The little festival started in a tiny mountain town, with 24 attendees, has become one of the best festivals around. Especially, if you’re a fan of songs, virtuoso musicianship, and awesome crowds. (Read awesome as: “people who shut up and let everyone listen to the songs and let the song people sing their songs”) The attendance, unfortunately for people who aren’t timely ticket purchasers, is capped at 300. Which is the capacity of the infamous Motherlode Saloon (shout out to Clark and JP, the greatest bartenders in Red River).

I arrived a bit late to the first day, work sucks, but as soon as I had checked in to my room at the Copper King, I went straight to the Motherlode. The lead-off for my weekend was Michael Hearne and Slaid Cleaves. Not a bad start. Michael Hearne serenaded and lead the crowd in sing-a-long, and spirits started high for this Panhandle kid. The man does what he does, and does it well. A true veteran and an always engaging performer. Slaid walked up next to the mic stand. And, came out swinging like Tyson with “Drinking Days” and “Horseshoe Lounge”. If you don’t know those two songs, shame on you, but redeem yourself and listen to them. He then ran through quite a bit of his catalog. Reminding us again that, with the exception of Chris Knight, he is the working man’s poet. I felt like my dad wrote his songs. Two more bourbons and time for bed. Next two days were packed.

Friday opened up with a new addition to the Red River Songs set-up, Fireside Shows at the Motherlode. Drew Kennedy, Kelley Mickwee and Walt Wilkins opened up the day. Terrific set and setting, seriously. (If any of the RR Brain Trust reads this, keep that stuff.) The late afternoon shows took place at the Lift House Grill, right at the base of the mountain. Awesome setting, but the bar crowd is kind of a bummer. However, it’s not terrible, I just wish all the ski cats were there to listen to songs too, and not blast “Bad & Boujee” through their backpack speaker while they walk by. Brandy Zdan opened them on Friday and rocked more than waltzed as she always does. Stupendous rest of the afternoon by Kelley and Josh as well.

The Lost Love Saloon is the 4th venue for this festival, however, it takes place in Texas Red’s. Red River’s famous steakhouse that is hard to get into when there aren’t badass songsters playing there. Needless to say, I did not make it to these shows, but I talked to quite a few folks who did, and they were apparently as awesome as the rest of the weekend. So that is a plus.

Friday night was, personally, my big night. I’ve been a fan of one John Fullbright since Live at the Blue Door, and I’ve apparently been a terrible one, this was my first show. Jamie Lin Wilson played first, however, and she was magnificent as always. Her songwriting chops are top notch, and her musicianship as well. She brought Brandy and Kelley up to do a few Trishas’ songs. And I turned into a small child, because I love the Trishas. And if you don’t you’re wrong. Then, her and Drew Kennedy closed with a banjo laced duet of “Ain’t No Grave,” so that was neat too.

Then Fullbright stepped up to the mic, and did what he does. Just blow everyone away and hold their undivided attention for every note. The man is a fascinating performer and person. I don’t know how many of you have heard a musician accompany themselves, but John Fullbright does. I really have no other words. Just, phenomenal.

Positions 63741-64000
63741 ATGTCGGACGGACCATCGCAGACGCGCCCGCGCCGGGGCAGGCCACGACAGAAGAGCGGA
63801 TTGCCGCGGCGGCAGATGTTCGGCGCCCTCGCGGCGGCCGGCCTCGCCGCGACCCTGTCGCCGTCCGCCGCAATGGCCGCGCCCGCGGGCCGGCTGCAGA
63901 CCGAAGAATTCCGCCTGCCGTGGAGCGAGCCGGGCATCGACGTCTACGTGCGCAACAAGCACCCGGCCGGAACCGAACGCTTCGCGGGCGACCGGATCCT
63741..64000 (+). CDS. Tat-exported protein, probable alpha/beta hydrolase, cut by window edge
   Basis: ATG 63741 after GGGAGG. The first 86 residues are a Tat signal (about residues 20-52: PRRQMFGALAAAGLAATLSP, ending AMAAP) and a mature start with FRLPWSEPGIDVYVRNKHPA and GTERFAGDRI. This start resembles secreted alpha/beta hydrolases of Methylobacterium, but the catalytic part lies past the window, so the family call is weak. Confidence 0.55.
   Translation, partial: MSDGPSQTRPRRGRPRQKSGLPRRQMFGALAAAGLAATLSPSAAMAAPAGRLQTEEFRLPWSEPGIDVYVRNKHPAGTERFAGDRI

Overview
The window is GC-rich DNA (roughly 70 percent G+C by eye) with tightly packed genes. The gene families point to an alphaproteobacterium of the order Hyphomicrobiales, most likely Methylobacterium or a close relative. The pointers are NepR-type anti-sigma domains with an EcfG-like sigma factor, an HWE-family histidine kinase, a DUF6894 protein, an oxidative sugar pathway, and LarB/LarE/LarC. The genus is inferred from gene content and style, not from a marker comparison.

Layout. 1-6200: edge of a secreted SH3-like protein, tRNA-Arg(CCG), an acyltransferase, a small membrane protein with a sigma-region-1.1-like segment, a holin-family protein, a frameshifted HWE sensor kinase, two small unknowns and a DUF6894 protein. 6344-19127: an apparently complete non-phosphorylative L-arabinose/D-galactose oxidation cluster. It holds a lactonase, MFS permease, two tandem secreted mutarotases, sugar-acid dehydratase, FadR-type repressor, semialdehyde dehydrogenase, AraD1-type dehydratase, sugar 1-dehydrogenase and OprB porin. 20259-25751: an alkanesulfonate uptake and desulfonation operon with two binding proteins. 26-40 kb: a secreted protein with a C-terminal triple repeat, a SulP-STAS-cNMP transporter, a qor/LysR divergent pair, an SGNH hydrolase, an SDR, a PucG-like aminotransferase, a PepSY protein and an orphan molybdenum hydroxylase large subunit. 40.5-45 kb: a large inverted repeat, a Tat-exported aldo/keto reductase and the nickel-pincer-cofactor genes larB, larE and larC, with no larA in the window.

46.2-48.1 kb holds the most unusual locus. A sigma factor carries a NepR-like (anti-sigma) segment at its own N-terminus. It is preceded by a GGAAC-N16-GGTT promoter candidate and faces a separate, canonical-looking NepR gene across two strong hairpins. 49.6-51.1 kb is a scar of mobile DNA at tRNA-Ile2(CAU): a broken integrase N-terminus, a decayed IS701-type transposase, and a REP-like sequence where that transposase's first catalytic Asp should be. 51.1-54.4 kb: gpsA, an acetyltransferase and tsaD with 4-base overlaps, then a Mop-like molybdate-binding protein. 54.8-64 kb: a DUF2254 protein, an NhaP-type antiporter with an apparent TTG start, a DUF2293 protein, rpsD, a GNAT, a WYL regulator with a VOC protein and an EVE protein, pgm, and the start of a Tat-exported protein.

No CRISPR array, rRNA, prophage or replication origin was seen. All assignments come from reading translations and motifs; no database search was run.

We all woke up the next morning (Saturday) and had Bloody Mary’s with Walt, then went to the Fireside again for Susan Gibson, Josh Grider and Brandy Zdan. Susan Gibson is my newfound songwriter of this festival, and I’m an idiot for not finding and realizing this sooner. She’s spectacular (more on that later). Grider is always awesome (support the new record! It’s gonna be awesome!). And Zdan went electric and scared a bunch of old people off, and I don’t hate old people, but I love rock ‘n roll and I’m glad it still makes some of them scatter. Lift House rocked again that afternoon, and the Lost Love was spilling out its doors all night.

Damn, now it’s wrap-up time, the Whole Gang is here. After a “sing by numbers” individual introductions, everyone was on stage. Song swap after song swap for around an hour and a half, Susan Gibson even made up two on the spot. Then, surprise, Fullbright stayed for the last night! So, along with the original seven and Jamie Lin, we got a 9th, the man from Okemah. The last night was the best, as it should be. The night was ended with a nod to one Mr. Guthrie and we all sang along to “This Land Is Your Land.” And there couldn’t have been a better sign off.

It’s a week or two late. But, Red River Songs made me slow down. And life isn’t as cool off the mountain. Love each other.

Are We To Judge?

by: Cody Starr

Brad turned me on to the Galleywinter seeded podcast, The Co-Write with Bobby Duncan and Donovan Dodd, (shout out, check it out https://thecowrite.wordpress.com/) and I’ve been binge listening to last year’s episodes. Last summer there were a couple of times the guys posed the question as to whether or not we could “judge” art or music.… Read the rest

A Troubadour’s Prayer Answered

by: Cody Starr

Dan Johnson’s latest single off his self titled album Dan Johnson and the Salt Cedar Rebels turned from prayer of desperation into a dream come true.

Most people trying to make it in this scene can relate heavily with “Troubadour’s Prayer.”  It’s a song about hopelessness and self-doubt that surrounds a struggling artist.

Read the rest

Linville Album Release

by:  Richa Chandra

It was a Tulsa takeover of Nashville, at The Basement, tonight for the album release show of Travis Linville.


Travis Linville played to an eager audience.  The lyrics were pure Americana with stories of longing, memory, love and melancholy touched with a healthy dose of optimism.  … Read the rest